Forskning
Udskriv Udskriv
Switch language
Rigshospitalet - en del af Københavns Universitetshospital
Udgivet

Subclinical hypothyroidism: A common finding in adult patients with cyanotic congenital heart disease

Publikation: Bidrag til tidsskriftTidsskriftartikelForskningpeer review

DOI

  1. Impact of feeding mode on neurodevelopmental outcome in infants and children with congenital heart disease

    Publikation: Bidrag til tidsskriftTidsskriftartikelForskningpeer review

  2. Substance use, dental hygiene, and physical activity in adult patients with single ventricle physiology

    Publikation: Bidrag til tidsskriftTidsskriftartikelForskningpeer review

  3. Explanatory value of the ability index as assessed by cardiologists and patients with congenital heart disease

    Publikation: Bidrag til tidsskriftTidsskriftartikelForskningpeer review

  4. How do we define congenital heart defects for scientific studies?

    Publikation: Bidrag til tidsskriftTidsskriftartikelForskningpeer review

  1. Cardiovascular complications in patients with total cavopulmonary connection: A nationwide cohort study

    Publikation: Bidrag til tidsskriftTidsskriftartikelForskningpeer review

  2. Intravascular iliac artery lithotripsy to enable transfemoral thoracic endovascular aortic repair

    Publikation: Bidrag til tidsskriftTidsskriftartikelForskningpeer review

  3. Feasibility and safety of transcaval transcatheter aortic valve implantation: a multicentre European registry

    Publikation: Bidrag til tidsskriftTidsskriftartikelForskningpeer review

  4. Impact of implant depth on hydrodynamic function of the ALLEGRA bioprosthesis in valve-in-valve interventions

    Publikation: Bidrag til tidsskriftTidsskriftartikelForskningpeer review

Vis graf over relationer

OBJECTIVE: Cyanotic congenital heart disease is a systemic disease, with effects on multiple organ systems. A high prevalence of subclinical hypothyroidism (SCH) has been reported in a small cohort of cyanotic congenital heart disease patients. Subclinical hypothyroidism has been associated with various adverse cardiovascular effects, as well as an increased risk of progression to overt hypothyroidism. The aim of this study was to examine the prevalence of SCH in cyanotic congenital heart disease patients, consider possible etiologies, and evaluate thyroid function over time.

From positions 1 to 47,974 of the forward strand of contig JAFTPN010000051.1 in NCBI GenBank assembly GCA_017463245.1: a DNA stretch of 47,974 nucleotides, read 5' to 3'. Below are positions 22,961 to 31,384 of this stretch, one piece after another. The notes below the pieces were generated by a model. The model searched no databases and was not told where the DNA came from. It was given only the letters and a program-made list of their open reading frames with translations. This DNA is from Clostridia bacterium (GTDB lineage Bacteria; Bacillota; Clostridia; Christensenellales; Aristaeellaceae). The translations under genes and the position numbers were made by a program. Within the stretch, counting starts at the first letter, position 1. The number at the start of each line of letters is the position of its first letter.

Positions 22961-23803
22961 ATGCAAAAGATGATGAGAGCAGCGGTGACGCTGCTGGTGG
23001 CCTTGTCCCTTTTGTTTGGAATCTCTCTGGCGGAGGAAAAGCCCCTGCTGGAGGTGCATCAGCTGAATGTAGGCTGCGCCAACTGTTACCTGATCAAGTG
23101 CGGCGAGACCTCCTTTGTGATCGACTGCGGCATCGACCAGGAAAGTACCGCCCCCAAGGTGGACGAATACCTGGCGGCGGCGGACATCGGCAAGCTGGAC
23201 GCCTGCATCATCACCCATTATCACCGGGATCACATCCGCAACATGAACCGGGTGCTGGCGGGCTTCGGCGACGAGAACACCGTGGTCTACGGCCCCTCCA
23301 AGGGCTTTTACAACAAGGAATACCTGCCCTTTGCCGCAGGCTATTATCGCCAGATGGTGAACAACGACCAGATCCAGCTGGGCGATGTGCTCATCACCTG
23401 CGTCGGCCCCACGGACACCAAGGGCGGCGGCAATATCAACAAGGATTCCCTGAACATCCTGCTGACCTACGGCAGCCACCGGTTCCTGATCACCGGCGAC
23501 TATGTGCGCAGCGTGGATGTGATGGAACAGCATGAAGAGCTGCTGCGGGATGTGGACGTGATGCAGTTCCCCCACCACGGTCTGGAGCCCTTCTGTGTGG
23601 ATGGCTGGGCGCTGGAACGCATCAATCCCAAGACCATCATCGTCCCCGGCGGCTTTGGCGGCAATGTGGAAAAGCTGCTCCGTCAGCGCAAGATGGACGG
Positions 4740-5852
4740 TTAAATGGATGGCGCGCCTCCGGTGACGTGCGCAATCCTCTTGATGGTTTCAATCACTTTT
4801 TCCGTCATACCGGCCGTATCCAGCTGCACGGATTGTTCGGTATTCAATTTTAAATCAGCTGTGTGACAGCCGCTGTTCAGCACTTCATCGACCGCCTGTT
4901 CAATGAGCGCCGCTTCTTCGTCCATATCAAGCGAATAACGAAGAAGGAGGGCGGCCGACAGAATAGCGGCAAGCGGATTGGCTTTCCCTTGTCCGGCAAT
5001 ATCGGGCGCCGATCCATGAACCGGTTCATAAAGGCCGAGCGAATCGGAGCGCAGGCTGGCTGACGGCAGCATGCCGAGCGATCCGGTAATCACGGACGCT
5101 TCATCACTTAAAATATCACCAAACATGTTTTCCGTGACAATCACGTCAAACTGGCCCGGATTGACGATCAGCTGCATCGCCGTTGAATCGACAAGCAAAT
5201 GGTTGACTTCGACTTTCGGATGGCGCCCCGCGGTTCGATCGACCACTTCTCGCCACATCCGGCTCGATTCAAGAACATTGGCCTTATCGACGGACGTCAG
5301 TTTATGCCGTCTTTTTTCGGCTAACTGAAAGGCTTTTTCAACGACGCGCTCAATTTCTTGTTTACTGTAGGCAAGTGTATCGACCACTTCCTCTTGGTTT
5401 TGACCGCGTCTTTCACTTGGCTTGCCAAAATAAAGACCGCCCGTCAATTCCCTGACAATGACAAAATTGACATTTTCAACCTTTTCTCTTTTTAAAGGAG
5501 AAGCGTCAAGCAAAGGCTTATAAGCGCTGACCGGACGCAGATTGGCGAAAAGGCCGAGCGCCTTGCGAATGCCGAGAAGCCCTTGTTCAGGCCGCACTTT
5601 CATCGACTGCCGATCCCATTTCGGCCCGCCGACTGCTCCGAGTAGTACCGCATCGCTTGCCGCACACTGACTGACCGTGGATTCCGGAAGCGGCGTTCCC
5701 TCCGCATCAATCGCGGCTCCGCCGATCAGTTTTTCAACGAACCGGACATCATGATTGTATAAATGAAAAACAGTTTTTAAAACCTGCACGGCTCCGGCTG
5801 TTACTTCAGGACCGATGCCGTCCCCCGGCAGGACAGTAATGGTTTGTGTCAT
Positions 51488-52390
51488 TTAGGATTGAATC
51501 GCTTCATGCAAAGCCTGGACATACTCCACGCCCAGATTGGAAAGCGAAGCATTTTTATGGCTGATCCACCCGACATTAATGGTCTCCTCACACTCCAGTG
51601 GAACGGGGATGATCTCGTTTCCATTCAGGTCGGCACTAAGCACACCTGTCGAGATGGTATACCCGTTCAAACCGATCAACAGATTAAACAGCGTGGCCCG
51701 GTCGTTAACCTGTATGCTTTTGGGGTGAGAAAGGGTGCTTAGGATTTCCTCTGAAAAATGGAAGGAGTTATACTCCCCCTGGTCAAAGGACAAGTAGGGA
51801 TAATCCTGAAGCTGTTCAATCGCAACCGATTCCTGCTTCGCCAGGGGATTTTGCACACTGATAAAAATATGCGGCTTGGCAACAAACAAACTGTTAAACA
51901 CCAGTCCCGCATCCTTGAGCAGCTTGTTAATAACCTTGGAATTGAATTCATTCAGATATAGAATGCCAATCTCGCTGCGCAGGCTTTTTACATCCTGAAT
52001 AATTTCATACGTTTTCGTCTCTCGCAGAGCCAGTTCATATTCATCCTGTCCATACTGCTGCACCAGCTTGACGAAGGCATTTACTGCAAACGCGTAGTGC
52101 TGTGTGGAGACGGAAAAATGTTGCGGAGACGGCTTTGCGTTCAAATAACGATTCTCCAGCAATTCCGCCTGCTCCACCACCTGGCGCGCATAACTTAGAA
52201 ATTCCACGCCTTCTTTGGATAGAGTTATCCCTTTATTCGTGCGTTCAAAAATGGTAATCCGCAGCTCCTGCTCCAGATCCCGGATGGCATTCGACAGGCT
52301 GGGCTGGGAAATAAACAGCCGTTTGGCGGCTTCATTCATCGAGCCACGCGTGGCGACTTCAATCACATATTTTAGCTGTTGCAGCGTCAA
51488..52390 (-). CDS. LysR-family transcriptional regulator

METHODS: First, 90 clinically stable cyanotic congenital heart disease patients were examined with blood samples (thyroid-stimulating hormone, C-reactive protein, hemoglobin, hematocrit, and N-terminal pro-brain-natriuretic peptide) in a cross-sectional descriptive study. Second, a longitudinal follow-up study of 43 patients originating from the first study part, was carried out. These patients had thyroid function parameters (thyroid-stimulating hormone, thyroid hormones, and thyroid peroxidase antibodies) evaluated biannually.

RESULTS: Elevated thyroid-stimulating hormone was present in 24% of the 90 screened patients. During follow-up (6.5 ± 1.0 years), SCH (defined as ≥2 consecutive elevated thyroid-stimulating hormone values) was present in 26%. Three patients progressed to overt hypothyroidism. Patients with SCH were younger (34 ± 12 vs 42 ± 16 years; P = .01) and had a lower oxygen saturation (80 ± 5 vs 84 ± 6%; P = .03).

CONCLUSION: Subclinical hypothyroidism is a very common finding in cyanotic congenital heart disease. This is not associated with increased levels of C-reactive protein, heart failure, or autoimmunity but appears to be associated with cyanosis and age. Since the clinical impact of SCH is uncertain, further studies are needed to determine this. Regular thyroid evaluation is recommended in cyanotic congenital heart disease patients since SCH can develop to overt hypothyroidism.

OriginalsprogEngelsk
TidsskriftCongenital Heart Disease
Vol/bind13
Udgave nummer2
Sider (fra-til)263-270
ISSN1747-079X
DOI
StatusUdgivet - 2018

ID: 52217104